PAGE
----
I almost have my car paid off and last night I called into the bank to get some information on the payoff. I went through the normal hoops of providing them with account information and the last four digits of my social security number but the bank didn’t stop there. I was then asked for my address, my work address, my home phone number, my work phone number, my cell phone number, and my email address. I gave them my home address and home phone but that is where it stopped. I informed the pleasant person on the other end of the phone that I don’t give that information out, which they accepted – and then proceeded on with asking me for the next bit of personal information.
After I got off the call I wondered how many people just spit the information out as fast as the bank asks it? We too often hand over personal information to companies and strangers without a second thought. Ask yourself, why do they want this information? If things go bad and you can’t pay your bill you have given these creditors a detailed road map of where to go to collect from you.
Too often we allow abusive creditors to assert power over us simply because they asked. You have rights under federal and Arizona state law the protect you as a consumer from the ever prying eye of the debt collectors. Here are few examples:
You Don’t Deserve Bad Treatment from Debt Collectors
Many people that fall on hard times start to believe that it is okay that debt collectors treat them like garbage. That because you can’t pay your debts that somehow you deserve to take the abuse. Don’t allow yourself to think this way. Federal law prohibits creditors from treating you in an undignified or disrespectful manner. A debt collector is permitted to call you and ask for payment. They are not permitted to harass, yell, swear, lie, or misrepresent any of the possible repercussions of not paying a bill. If they do, you should sue them.
If you Don’t Want a Debt Collector Calling You, Tell Them to Stop (In Writing)
If creditors are calling you day and night you can make it stop by simply telling them to stop. The only catch is that you have to tell them to stop in writing. The Fair Debt Collection Practices Act (FDCPA) states that if you provide written notification to a debt collector and tell them to stop calling you, then they must. And if they don’t, you can sue them for violating the FDCPA.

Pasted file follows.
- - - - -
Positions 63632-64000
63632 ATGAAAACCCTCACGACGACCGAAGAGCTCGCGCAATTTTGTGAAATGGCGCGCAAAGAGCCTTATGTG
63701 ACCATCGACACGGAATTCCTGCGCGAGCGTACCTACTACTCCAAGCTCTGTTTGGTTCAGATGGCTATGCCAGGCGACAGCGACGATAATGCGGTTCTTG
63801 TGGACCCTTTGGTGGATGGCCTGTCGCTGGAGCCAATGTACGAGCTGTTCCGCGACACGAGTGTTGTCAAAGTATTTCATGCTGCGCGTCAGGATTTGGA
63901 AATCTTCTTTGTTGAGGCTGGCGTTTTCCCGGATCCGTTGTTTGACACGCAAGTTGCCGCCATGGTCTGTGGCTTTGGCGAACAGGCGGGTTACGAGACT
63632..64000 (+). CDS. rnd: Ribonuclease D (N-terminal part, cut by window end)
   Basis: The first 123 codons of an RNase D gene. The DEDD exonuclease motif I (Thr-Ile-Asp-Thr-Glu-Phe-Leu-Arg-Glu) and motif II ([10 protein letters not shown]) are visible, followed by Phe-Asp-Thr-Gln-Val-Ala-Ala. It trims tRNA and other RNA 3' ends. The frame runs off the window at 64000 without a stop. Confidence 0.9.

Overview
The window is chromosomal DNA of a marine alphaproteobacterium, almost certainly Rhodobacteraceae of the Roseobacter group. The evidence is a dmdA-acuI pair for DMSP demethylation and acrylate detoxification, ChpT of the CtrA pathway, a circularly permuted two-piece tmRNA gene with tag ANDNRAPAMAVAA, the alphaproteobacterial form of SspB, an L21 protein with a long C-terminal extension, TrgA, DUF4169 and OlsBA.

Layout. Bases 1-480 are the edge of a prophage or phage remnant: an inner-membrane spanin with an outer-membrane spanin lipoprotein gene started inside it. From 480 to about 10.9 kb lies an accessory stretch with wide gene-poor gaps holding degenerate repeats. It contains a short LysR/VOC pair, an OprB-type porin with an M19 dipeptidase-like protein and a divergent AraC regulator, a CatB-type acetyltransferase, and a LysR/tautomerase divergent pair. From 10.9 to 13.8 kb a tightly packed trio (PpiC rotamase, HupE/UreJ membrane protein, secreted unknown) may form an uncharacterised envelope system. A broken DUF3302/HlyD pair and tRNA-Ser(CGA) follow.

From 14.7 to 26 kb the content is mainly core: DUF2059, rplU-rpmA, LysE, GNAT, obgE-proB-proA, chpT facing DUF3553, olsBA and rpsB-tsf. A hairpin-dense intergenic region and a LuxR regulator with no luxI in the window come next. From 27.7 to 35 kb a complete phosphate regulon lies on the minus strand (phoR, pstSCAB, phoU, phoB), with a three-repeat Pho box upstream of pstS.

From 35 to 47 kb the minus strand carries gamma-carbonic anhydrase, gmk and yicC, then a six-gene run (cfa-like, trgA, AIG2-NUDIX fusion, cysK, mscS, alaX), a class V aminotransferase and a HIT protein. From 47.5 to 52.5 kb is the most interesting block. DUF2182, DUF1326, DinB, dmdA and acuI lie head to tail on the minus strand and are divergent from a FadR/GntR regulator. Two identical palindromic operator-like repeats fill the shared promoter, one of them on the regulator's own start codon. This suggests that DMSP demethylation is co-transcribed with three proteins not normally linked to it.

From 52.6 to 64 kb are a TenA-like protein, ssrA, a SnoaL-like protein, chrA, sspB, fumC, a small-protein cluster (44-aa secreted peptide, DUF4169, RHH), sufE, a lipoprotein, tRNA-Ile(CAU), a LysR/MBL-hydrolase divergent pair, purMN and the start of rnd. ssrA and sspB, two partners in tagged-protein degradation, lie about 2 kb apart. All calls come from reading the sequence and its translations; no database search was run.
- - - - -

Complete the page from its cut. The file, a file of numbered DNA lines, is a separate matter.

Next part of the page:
Don’t Answer Discovery Requests With Personal, Irrelevant Information
If you are involved in a debt collection lawsuit with one of the big debt buyers you will sometimes run into the situation where they will send you written discover requests (i.e. Requests for Admission, Request for Production of Documents, Request for Interrogatories) and will ask you for personal information that is not relevant to the case. For example, I have seen them ask for current bank records, your social security number, you employment information, etc. That information is not relevant to an old credit card debt and you shouldn’t turn it over just because they are asking for it. You can object and let them know you believe it to be irrelevant and if they want it they are going to have to explain to a judge why they believe they need that information at that point in the litigation.
The point of all of this is, the creditor only has as much power over you as you let them. They will often try and stake out the high ground and act like they are the good guys in the white hat. But I have seen enough of the disgusting behavior that goes on to know that you should never feel that you need to take their abuse simply because you fell behind on your bills.
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John Skiba, Esq.
We offer a free consultation to discuss your debt problem and help you put together a game plan to eliminate your debt once and for all. Give us a call at (480) 420-4028